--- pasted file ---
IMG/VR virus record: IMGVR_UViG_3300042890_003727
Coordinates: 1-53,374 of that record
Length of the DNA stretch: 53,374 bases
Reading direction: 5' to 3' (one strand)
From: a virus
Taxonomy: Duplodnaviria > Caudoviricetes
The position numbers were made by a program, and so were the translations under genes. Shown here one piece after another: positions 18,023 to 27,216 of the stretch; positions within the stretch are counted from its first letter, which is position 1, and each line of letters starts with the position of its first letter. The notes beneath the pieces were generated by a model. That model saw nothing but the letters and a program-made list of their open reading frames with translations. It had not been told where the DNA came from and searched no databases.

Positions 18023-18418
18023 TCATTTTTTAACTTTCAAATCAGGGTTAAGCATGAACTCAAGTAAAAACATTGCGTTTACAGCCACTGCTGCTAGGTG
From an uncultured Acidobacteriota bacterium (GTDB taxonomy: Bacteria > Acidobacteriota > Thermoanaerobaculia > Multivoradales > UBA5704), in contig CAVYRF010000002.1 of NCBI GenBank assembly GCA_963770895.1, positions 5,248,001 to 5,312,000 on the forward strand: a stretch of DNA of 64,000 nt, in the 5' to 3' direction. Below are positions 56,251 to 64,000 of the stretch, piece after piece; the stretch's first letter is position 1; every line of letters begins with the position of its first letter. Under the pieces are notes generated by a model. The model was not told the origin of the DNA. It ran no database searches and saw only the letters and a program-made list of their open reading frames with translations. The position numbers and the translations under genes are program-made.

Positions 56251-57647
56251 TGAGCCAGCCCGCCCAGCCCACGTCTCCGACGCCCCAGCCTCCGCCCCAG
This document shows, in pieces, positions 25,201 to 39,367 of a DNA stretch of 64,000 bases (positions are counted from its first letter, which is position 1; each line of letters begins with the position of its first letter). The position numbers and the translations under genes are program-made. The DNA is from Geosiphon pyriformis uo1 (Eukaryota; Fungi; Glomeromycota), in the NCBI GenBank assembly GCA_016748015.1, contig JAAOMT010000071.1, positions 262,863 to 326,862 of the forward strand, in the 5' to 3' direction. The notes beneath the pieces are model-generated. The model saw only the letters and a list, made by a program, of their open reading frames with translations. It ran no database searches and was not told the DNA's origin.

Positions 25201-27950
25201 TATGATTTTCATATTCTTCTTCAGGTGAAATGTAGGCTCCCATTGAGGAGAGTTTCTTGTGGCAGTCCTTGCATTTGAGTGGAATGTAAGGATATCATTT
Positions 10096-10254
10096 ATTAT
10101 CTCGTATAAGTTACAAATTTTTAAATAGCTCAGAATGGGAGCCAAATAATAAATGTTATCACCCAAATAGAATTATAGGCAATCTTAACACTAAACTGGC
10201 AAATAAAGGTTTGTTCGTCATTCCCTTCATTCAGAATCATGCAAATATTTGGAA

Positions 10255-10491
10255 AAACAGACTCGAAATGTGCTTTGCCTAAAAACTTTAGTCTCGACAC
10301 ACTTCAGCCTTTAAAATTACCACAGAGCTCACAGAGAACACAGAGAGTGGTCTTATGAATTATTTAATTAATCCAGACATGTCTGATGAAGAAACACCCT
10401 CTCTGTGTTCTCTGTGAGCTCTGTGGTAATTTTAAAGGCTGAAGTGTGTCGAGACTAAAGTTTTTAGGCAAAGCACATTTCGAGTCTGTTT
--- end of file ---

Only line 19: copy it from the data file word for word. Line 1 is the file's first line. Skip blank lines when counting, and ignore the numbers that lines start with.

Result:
10201 AAATAAAGGTTTGTTCGTCATTCCCTTCATTCAGAATCATGCAAATATTTGGAA